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    Graduates close one door, look to the next

    Thousands of students graduated Saturday from Stetson, USF and SPC.

    By RON MATUS, Times Staff Writer
    © St. Petersburg Times
    published December 15, 2002

    TAMPA -- Five years ago, Tallie Gainer III dropped out of college. He was about to become a father. Priorities had to change.

    But he knew he wouldn't get where he wanted without that degree.

    He re-enrolled. And on Saturday, he finished.

    Gainer, 24, joined nearly 3,000 other people in becoming new graduates of the University of South Florida.

    "I want my children to know daddy pressed on," said Gainer, a youth adviser in Tampa and the father of three.

    More than 3,500 people cheered proudly and snapped photographs in the Sun Dome as about 800 graduates got their degrees in person.

    "Now he can start getting into the real world -- pay taxes, pay his own way," said Theresa Mays, whose son, Jason Mays, 22, earned his bachelor's degree in medical technology.

    Mays said she and husband, Donald, helped pay Jason's expenses while he was in school.

    "I feel I'm getting a raise," Donald Mays joked.

    Many graduates said they wouldn't have time for a breather. The next step: a job or more school.

    Tashawnda Givens, 23, and Remona Singleton, 20, said they would pursue master's degrees in psychology.

    "More money, more money, more money," Givens said, when asked why.

    Andrea Lux, 22, of St. Petersburg, wasn't sure what would come next.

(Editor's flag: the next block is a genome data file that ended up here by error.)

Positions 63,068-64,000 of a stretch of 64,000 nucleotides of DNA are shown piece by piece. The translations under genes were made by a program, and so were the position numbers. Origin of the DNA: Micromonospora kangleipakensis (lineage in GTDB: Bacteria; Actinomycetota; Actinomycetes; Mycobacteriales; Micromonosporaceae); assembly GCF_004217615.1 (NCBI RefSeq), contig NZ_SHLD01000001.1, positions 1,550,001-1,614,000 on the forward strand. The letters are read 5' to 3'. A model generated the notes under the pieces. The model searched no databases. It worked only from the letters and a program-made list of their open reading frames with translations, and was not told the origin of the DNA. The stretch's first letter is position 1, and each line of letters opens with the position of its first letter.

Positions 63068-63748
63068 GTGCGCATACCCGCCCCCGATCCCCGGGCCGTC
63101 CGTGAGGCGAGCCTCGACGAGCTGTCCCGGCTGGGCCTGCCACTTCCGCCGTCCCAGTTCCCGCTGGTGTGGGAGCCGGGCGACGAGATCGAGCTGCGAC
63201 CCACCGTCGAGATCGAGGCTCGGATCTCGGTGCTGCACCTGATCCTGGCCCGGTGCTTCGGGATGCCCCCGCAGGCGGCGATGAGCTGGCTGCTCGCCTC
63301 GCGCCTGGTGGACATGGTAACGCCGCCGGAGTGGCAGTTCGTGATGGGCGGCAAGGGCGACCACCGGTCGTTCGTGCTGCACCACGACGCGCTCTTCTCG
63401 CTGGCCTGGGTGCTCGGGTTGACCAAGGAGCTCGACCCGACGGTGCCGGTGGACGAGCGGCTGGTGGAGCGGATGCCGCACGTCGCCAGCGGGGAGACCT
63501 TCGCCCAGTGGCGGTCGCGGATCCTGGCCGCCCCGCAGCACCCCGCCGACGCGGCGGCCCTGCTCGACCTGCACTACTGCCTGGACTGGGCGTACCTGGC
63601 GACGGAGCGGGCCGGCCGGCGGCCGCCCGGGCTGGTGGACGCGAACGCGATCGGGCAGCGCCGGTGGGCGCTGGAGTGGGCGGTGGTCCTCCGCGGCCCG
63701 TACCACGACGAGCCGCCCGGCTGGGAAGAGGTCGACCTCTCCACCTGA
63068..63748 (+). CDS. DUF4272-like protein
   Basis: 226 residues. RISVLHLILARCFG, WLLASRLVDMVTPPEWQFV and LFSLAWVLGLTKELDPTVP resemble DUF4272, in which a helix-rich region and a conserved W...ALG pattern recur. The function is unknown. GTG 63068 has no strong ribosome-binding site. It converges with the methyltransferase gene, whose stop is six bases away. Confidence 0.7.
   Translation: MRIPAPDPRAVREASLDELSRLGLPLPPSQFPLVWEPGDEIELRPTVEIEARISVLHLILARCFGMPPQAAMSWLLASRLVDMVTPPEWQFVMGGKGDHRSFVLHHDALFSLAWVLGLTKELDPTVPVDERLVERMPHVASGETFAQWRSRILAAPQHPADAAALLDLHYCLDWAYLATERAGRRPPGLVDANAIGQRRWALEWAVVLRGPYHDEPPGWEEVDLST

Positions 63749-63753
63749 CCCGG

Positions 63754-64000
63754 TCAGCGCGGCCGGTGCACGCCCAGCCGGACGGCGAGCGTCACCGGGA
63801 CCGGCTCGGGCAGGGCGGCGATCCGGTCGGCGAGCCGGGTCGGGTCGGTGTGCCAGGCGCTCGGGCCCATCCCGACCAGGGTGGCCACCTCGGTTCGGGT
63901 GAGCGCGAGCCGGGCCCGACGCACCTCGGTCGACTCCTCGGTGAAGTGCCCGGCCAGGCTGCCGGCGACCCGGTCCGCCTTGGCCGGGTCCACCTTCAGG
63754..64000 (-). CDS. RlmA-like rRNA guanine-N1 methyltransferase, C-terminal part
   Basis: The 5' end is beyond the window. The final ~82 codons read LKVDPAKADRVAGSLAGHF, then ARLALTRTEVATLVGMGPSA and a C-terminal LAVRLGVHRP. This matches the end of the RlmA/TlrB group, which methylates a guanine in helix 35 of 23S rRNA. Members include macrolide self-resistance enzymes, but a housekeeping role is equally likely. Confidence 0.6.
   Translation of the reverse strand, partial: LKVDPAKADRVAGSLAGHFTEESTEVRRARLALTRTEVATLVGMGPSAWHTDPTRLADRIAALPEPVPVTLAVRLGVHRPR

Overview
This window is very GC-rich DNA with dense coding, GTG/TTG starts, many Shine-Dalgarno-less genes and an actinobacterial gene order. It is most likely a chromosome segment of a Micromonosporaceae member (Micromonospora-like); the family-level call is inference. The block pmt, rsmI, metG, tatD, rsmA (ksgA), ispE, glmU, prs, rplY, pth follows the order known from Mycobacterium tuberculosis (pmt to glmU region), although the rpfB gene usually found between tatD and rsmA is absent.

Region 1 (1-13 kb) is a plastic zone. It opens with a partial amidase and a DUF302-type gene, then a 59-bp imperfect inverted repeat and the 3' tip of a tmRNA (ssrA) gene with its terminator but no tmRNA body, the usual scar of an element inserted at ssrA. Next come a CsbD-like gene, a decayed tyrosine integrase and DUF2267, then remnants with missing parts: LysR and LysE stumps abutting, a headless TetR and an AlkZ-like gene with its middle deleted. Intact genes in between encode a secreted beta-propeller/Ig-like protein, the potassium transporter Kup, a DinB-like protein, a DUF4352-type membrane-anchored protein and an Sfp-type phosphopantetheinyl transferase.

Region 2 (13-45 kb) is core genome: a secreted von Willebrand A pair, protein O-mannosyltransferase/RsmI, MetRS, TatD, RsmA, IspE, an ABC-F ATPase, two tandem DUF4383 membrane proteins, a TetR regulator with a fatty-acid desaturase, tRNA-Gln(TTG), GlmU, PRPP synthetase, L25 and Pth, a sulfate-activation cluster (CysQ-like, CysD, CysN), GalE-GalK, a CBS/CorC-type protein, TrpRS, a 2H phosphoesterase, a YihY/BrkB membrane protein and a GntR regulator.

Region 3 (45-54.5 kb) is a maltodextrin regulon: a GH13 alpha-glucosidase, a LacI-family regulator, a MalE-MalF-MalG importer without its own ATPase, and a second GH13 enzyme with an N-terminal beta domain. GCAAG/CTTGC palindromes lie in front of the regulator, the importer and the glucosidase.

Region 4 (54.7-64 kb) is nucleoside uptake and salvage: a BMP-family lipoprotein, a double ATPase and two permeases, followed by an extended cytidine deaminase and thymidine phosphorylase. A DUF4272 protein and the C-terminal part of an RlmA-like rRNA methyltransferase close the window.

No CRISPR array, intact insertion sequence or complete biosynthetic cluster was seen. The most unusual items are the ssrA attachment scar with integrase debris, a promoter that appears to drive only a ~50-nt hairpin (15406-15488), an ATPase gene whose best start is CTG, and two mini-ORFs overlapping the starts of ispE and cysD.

She majored in communications, she said, because she knew it would be a breeze. Law school might be next. Then again, "I'm in no rush. I have the rest of my life."

    Lux was more decisive about her footwear: High heels, glossy pink.

    "So my family could see me better," she said.

    Before they walked, the new grads got advice.

    "Stop as you climb that ladder," said Pinellas-Pasco Circuit Judge Raymond Gross. "Reach down and offer a hand to those behind you."

    USF president Judy Genshaft said the world is "a more serious place than when you arrived." But "human progress has always been led by scholars."

    Now that he has a degree in interdisciplinary natural sciences, Gainer said he's gunning for a master's in business administration.

    His ultimate goal: Setting up health clinics in the inner city.

    Saturday, he said, was simply "step one, phase one."

    -- Ron Matus can be reached at 226-3405 or

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